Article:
Cannabis Business Metrics (Getting Started)

Cannabis Business Metrics That Matter (Getting Started)

Any cannabis business can establish a data-centric culture and use metrics to support growth, promote team members, discover new opportunities, and more. This article helps you begin to explore the use of data in your cannabis business.


GETTING STARTED WITH DATA CAN BE EASY
Any cannabis business can establish a data-centric culture. Data is simply the recording of real-life behavior. It’s nothing to be afraid of and anyone can understand and use it if they want to. You just need to know what to record, have a method or process to record data, and a process to measure the data daily, weekly, and monthly.

The data needed to grow a successful dispensary will vary vastly from that of a manufacturer, cultivator, distributor, etc. In our Thursday articles we’re going to focus on the use of data by dispensaries and cannabis brands (though I could be persuaded to diverge if someone asked for something specific).

I <3 DATA
I’m a strong believer and advocate for an open data culture. To me, an open data culture means that every team member has access to Key Performance Indicator (KPI) data on a daily basis. KPI’s are the metrics that drive a business. KPI’s shift over time but they are the core growth/ success drivers the business is focused on.

Any business that intends to be around for a long-time will need to measure company KPIs over time. Universal business metrics/ KPIs include:

  • Acquisition
    The use of a marketing channel to gain the attention of a potential customer and bring them to your business (online or offline)

  • Engagement
    Methods by which the potential customer interacts with the company and its value offering

  • Activation
    When a potential customer converts into a paying customer (not a trial customer)

  • Retention
    Continued engagement and transactions from an activated customer overtime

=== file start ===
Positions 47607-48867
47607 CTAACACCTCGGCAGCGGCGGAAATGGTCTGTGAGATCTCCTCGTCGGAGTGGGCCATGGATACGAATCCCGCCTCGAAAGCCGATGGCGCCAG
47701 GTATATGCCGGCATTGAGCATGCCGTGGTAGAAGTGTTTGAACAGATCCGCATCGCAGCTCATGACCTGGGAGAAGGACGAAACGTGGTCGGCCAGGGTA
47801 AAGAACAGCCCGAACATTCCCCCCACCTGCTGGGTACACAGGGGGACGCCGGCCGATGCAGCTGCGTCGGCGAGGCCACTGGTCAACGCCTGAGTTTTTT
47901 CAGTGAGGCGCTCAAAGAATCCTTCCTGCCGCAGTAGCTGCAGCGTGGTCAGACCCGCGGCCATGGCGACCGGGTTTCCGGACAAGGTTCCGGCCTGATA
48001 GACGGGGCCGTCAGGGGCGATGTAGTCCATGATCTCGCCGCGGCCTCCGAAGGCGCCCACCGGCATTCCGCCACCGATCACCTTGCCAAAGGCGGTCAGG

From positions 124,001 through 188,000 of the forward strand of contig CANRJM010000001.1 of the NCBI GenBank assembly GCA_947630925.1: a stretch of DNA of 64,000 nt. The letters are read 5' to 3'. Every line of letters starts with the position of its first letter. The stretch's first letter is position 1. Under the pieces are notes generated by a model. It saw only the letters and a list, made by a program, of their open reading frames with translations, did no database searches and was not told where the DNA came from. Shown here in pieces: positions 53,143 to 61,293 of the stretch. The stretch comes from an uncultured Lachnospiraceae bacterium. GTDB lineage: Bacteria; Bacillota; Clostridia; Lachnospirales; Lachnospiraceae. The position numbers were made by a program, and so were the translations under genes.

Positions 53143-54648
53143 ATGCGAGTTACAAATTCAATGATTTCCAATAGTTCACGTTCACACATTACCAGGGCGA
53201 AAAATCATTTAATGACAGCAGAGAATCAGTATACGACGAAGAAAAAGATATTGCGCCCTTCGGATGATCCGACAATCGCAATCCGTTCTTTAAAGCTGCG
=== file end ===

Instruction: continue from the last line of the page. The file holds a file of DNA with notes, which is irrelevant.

• Referral
    The acquisition of a potential new customer from a potential customer or activated customer

There are funnels that determine the success or failure of each of the business KPI’s above. Understanding these funnels, where they are strong, where they suck, and how they perform over time are vital to the success of any business.

DATA FACILITATES PROACTIVE COMMUNICATION
Pairing access to data with a process to review and measure it daily, weekly, and monthly is essential to reaching company milestones. Daily Reports are a great tool to help with proactive communication. Missed milestones are never a surprise if there is transparency via the data on a daily basis. When things are not going as well as hoped the data allows the team to see how ‘a part is meaningful to the whole’. It’s been my experience that the team comes together to support one another if numbers aren’t looking good in one area.

METRICS THAT MATTER ARE EVER CHANGING
The development of KPI’s and their corresponding activities is ever evolving. The more you review company data, the more you learn. Learning causes you to iterate on strategies which results in new KPI’s and new activities to measure. And, so goes the growth process on into infinity (or until you realize the business model is flawed, no one wants what you’re selling, or have an exit).

DATA CREATES A UNIFIED TEAM CULTURE